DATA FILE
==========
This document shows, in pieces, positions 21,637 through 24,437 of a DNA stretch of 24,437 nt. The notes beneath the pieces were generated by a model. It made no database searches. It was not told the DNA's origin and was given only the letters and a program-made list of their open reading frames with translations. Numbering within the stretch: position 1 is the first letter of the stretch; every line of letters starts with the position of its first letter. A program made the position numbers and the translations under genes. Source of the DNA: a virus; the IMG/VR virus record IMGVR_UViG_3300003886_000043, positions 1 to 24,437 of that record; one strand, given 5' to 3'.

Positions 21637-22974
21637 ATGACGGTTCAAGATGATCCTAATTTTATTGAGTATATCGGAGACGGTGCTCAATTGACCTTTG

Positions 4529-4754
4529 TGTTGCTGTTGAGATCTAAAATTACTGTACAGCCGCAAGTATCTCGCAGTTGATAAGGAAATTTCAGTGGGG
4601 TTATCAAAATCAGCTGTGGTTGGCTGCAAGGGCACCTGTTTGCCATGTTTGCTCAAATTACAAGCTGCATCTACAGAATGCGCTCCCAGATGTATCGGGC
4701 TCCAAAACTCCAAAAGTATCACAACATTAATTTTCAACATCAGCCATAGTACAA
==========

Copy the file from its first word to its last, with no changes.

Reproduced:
This document shows, in pieces, positions 21,637 through 24,437 of a DNA stretch of 24,437 nt. The notes beneath the pieces were generated by a model. It made no database searches. It was not told the DNA's origin and was given only the letters and a program-made list of their open reading frames with translations. Numbering within the stretch: position 1 is the first letter of the stretch; every line of letters starts with the position of its first letter. A program made the position numbers and the translations under genes. Source of the DNA: a virus; the IMG/VR virus record IMGVR_UViG_3300003886_000043, positions 1 to 24,437 of that record; one strand, given 5' to 3'.

Positions 21637-22974
21637 ATGACGGTTCAAGATGATCCTAATTTTATTGAGTATATCGGAGACGGTGCTCAATTGACCTTTG

Positions 4529-4754
4529 TGTTGCTGTTGAGATCTAAAATTACTGTACAGCCGCAAGTATCTCGCAGTTGATAAGGAAATTTCAGTGGGG
4601 TTATCAAAATCAGCTGTGGTTGGCTGCAAGGGCACCTGTTTGCCATGTTTGCTCAAATTACAAGCTGCATCTACAGAATGCGCTCCCAGATGTATCGGGC
4701 TCCAAAACTCCAAAAGTATCACAACATTAATTTTCAACATCAGCCATAGTACAA